Santa Cruz Vice Mayor Donna Meyers says it was a difficult decision to bring forward a censure against her fellow council member Drew Glover. (Kara Meyberg Guzman — Santa Cruz Local)

He withdrew his second after Councilmember Sandy Brown made a substitute motion: that the mayor send a letter to Glover acknowledging the violation, expressing “disapproval” and urging him to stick to the policy in the future.

Watkins and Mathews asked Brown to change “disapproval” to “censure,” but Brown refused.

The council voted 4-3 for Brown’s motion, with Mayor Justin Cummings and Councilmembers Chris Krohn, Drew Glover and Sandy Brown in favor. Councilmembers Martine Watkins, Cynthia Mathews and Vice Mayor Donna Meyers voted against.

Listen to our related stories here (Members, log in to read the transcripts.):

Next steps 

A committee of Councilmembers Mathews, Krohn and Glover have been working to create a code of ethics and conduct policy for elected and appointed officials.

A draft is expected to be discussed by the city council in April.

The policy work is one of several outcomes of an independent investigation last year of Councilmembers Krohn and Glover that found that each violated the city’s Respectful Workplace Conduct policy. A lawyer found that Krohn violated the policy when he allegedly laughed, scoffed or snorted at a staffer during her presentation to the city council last year. Glover violated the policy when he had a terse exchange with then-councilmember Donna Meyers last year, regarding Meyers overstaying her scheduled time in a conference room.

Santa Cruz Mayor Justin Cummings, Vice Mayor Donna Meyers and Councilmembers Chris Krohn and Drew Glover discuss bringing forward a censure against Glover at Tuesday’s city council meeting. (Kara Meyberg Guzman — Santa Cruz Local)

The city council in September voted unanimously to create the code of ethics and conduct policy.

Another outcome from that meeting was that the council undergo professional mediation. Lejla Bratovic, executive director at Conflict Resolution Center, on Tuesday gave a presentation about her individual conflict resolution coaching sessions with the councilmembers and mediation among councilmembers.

The topics included a willingness to take responsibility, how to separate the person from the problem, and how to arrive at solutions without attacking or making it personal.

She said she wanted to have a closed mediation session with all the council members, but the city attorney advised against it due to a possible Brown Act violation.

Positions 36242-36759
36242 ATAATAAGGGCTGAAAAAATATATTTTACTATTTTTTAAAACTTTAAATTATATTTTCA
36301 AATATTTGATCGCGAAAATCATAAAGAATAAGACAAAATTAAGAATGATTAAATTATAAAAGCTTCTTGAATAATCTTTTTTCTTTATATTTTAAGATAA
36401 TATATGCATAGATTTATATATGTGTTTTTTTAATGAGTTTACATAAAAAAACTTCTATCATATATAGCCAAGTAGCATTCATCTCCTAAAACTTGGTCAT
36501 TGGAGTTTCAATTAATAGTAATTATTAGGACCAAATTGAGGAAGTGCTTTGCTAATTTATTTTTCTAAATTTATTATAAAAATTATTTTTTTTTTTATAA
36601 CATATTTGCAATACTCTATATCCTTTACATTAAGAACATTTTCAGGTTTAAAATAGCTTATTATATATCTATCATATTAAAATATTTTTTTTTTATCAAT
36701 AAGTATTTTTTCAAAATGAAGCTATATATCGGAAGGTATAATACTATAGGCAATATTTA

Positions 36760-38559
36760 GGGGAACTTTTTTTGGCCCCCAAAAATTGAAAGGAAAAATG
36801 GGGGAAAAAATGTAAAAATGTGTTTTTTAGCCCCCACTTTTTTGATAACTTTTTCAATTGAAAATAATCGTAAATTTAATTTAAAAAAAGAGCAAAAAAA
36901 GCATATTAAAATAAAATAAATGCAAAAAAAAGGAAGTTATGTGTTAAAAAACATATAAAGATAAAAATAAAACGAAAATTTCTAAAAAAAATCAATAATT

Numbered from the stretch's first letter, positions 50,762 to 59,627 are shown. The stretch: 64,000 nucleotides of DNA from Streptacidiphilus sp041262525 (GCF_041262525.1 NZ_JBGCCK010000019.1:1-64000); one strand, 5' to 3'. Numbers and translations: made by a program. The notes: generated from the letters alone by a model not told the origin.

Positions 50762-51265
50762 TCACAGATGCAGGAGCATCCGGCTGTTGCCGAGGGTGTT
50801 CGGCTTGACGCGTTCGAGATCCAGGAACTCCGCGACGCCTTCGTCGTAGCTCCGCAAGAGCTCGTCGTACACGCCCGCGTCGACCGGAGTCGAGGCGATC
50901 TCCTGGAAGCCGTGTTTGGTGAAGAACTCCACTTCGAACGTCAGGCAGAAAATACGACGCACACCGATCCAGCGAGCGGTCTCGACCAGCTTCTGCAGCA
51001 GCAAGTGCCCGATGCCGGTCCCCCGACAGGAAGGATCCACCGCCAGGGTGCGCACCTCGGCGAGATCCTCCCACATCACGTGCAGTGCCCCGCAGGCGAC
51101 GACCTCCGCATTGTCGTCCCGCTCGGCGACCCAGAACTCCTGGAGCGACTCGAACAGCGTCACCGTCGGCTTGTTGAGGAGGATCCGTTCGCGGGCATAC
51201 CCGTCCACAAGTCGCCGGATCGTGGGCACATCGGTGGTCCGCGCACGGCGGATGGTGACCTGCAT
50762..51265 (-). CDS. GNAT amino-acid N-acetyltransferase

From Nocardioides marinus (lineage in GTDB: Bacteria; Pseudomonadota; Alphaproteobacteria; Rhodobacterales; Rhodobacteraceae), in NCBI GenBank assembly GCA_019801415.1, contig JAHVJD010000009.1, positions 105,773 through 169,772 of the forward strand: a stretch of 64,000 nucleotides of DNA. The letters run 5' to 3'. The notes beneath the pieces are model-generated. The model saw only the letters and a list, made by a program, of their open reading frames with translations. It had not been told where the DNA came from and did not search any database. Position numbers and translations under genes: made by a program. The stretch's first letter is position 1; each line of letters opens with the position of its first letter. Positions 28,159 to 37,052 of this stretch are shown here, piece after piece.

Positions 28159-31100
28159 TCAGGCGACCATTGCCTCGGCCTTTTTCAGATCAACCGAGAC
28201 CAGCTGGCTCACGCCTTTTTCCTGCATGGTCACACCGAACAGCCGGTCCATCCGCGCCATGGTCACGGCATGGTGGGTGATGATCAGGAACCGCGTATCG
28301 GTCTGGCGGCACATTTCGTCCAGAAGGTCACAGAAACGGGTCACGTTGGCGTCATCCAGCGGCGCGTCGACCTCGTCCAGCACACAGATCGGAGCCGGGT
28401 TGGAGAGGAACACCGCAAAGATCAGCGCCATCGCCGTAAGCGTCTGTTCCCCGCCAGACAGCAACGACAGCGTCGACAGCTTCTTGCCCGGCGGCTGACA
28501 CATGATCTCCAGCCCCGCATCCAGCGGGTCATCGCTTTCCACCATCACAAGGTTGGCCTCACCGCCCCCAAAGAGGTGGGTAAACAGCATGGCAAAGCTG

One of Bratovic’s recommendations to the council was to immediately call for mediation when conflict arises.

“Don’t let it linger, don’t let it build up, don’t let it go on. It’s our basic 101, what we teach, like really,” Bratovic said. “Unaddressed conflict, it builds resentment. It grows much bigger until it really explodes, as we’ve seen.”

In other news

  • The recalls of Councilmembers Drew Glover and Chris Krohn inched forward Tuesday with updated election results that showed both members past the 50% threshold. The “yes” vote for the recall of Glover had 55.4% of the vote. The “yes” vote for Krohn’s recall had 53.1% of the vote. The expected replacements, Renee Golder and Katherine Beiers, would be seated after the election is certified. The results are still unofficial as votes are still being counted.
  • The city council Tuesday unanimously advanced a “Menstrual Equity” program that would place feminine hygiene products, such as pads and tampons, in city employee bathrooms. The council intends to expand the program to city-owned facilities, such as the Louden Nelson Community Center and the Civic Auditorium. The city council also wants to partner with local agencies so that feminine hygiene products can be freely available in jails, schools and homeless shelters.

Kara Meyberg Guzman is the CEO and co-founder of Santa Cruz Local. ​Prior to Santa Cruz Local, she served as the Santa Cruz Sentinel’s managing editor. She has a biology degree from Stanford University and lives in Santa Cruz.